The Oley Foundation is a great resource for information related to home enteral and parenteral nutrition. They have an extensive Clinician Resource section with info guides that can be downloaded and printed, or you can order pamphlets in larger numbers as needed. Oley Foundation
I seem to find neat stuff every time I visit their site...I was looking for something that explained the differences between PEG and PEJ tubes, vs. skin-level access tubes and traditional tubes, and I think I stumbled upon the holy grail of GI teaching:
Education Materials for Home Nutrition Support Consumers
by Lisa Crosby Metzger
Parenteral and enteral nutrition (PEN) are life-sustaining therapies that can be administered in the home. They are also complex therapies, with many facets about which patients and caregivers must learn. Once home on PEN, the patient assumes much of the responsibility for day-to-day care. Although patients are trained in many aspects of home PEN management before they leave the hospital and often again upon arrival home, there is much to retain and put into practice. Many health care facilities, companies, and nonprofit organizations create home PEN patient education materials. In 1993 and 1995, directories were created to list the home nutrition support materials that were available. The 1995 directory has been updated and appended to this article. This directory was created in the spirit of the original: to encourage communication and the exchange of information between individuals and institutions. (Nutr Clin Pract. 2010;25:451-470)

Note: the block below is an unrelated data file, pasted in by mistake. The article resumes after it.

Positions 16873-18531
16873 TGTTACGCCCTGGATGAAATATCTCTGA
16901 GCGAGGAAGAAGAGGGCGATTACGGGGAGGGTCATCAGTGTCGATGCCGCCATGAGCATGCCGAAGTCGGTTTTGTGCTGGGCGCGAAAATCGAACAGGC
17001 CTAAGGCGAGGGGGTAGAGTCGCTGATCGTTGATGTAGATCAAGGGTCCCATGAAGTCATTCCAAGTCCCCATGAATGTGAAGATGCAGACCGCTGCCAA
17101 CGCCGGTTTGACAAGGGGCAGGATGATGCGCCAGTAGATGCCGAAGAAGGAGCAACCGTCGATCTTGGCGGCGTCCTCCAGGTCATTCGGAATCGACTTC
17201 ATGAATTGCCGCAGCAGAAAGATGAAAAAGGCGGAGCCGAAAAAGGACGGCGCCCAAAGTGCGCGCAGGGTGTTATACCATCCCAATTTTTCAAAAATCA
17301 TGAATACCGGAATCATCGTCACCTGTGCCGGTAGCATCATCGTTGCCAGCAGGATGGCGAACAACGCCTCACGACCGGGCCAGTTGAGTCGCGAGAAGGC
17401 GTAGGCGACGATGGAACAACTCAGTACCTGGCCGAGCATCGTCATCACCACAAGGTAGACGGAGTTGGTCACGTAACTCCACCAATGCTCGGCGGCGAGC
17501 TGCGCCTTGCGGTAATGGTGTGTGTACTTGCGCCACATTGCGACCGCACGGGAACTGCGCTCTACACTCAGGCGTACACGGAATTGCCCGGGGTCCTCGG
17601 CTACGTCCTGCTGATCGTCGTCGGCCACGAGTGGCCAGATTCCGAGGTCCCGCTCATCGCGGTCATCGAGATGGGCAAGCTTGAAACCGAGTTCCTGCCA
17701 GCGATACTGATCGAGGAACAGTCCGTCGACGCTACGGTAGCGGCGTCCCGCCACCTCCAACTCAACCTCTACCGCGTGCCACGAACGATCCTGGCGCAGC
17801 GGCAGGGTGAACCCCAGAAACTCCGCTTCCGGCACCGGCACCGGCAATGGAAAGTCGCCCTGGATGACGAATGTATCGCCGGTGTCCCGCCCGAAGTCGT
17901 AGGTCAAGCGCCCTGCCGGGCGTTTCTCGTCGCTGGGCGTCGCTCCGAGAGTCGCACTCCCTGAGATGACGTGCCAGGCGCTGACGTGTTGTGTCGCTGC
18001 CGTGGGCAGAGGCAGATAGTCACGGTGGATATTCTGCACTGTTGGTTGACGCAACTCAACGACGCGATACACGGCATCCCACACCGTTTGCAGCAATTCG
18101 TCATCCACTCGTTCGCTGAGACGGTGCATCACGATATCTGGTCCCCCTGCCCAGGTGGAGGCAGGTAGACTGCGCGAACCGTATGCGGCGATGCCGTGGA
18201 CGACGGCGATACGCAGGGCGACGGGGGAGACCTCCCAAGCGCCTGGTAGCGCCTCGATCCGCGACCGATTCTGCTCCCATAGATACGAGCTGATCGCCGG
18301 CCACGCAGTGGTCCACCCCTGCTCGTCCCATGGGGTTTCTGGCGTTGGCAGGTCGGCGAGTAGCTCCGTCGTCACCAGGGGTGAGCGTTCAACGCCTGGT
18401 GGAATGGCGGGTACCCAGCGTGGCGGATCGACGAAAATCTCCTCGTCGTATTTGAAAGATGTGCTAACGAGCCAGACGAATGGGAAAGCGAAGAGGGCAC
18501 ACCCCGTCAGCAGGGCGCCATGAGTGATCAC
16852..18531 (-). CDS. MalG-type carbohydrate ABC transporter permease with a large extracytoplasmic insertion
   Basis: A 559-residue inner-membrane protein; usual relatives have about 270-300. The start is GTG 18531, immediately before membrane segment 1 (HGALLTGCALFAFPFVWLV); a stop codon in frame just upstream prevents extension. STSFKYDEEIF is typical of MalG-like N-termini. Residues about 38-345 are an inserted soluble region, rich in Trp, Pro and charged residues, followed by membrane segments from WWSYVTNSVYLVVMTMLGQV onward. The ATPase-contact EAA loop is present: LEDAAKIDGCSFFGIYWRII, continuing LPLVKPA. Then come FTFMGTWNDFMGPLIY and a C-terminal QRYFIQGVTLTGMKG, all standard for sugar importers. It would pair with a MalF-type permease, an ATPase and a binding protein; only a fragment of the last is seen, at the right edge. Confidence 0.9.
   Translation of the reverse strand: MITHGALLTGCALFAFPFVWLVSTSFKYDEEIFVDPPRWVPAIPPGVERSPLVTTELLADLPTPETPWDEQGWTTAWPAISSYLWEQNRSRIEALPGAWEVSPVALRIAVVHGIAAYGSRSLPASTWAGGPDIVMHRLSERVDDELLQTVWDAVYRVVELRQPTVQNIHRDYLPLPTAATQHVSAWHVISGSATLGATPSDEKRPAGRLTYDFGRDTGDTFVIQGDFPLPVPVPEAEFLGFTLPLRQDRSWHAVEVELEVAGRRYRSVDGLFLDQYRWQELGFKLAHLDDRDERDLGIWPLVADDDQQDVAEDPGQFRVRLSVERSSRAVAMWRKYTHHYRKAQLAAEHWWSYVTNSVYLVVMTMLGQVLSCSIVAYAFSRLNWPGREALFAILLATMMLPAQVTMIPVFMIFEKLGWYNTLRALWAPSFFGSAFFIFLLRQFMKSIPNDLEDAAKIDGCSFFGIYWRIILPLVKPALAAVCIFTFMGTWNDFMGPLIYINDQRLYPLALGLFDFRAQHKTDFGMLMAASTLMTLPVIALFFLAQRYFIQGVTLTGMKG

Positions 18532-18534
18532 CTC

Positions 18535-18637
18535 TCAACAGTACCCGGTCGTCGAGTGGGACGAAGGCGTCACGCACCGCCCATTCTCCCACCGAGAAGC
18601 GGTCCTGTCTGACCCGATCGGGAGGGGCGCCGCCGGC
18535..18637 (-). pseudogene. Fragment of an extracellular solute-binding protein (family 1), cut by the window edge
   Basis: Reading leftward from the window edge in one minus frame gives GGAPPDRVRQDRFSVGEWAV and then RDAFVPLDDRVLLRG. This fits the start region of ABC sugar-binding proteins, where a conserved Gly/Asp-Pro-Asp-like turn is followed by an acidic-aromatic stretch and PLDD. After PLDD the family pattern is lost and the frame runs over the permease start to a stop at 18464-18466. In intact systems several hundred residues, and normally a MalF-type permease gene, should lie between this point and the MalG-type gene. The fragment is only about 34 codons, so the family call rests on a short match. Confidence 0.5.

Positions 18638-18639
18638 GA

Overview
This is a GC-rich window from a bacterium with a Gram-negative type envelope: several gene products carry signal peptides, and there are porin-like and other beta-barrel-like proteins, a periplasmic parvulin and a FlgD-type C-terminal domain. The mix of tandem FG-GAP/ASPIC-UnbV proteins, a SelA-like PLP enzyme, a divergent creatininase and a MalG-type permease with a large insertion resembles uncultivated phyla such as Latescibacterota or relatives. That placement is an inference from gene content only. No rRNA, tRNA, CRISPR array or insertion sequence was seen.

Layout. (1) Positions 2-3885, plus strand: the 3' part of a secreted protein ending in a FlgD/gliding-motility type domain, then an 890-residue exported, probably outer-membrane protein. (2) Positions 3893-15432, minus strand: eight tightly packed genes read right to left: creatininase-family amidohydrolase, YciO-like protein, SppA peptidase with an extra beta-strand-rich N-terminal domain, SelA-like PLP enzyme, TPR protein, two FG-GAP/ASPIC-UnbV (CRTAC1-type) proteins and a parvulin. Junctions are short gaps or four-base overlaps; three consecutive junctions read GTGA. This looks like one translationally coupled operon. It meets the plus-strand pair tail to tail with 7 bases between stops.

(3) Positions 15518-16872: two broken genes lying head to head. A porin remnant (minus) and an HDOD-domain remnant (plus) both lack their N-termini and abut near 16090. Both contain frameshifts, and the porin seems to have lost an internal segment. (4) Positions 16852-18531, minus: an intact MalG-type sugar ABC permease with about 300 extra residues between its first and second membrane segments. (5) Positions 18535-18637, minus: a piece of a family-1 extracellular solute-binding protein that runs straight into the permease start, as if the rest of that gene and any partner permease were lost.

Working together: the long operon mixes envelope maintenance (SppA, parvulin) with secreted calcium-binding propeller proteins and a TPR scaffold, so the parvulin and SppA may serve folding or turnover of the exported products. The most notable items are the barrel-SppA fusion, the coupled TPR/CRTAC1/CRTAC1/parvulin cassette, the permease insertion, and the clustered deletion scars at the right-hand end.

This is an area of personal and professional interest, as I have recently completed a series of online CE workshops for clinicians caring for young children with Mitochondrial Cytopathies, including a section about developmental adaptations for infants and toddlers with home enteral/parenteral feeds. (The nonprofit org has not yet released the series.) In addition, I have a G tube for venting, a J tube for meds and trophic feeds, and have received home PN for the past 7 years. The only general statement I can make about enteral tubes is that it's nearly impossible to look at an external tube and know where it's going.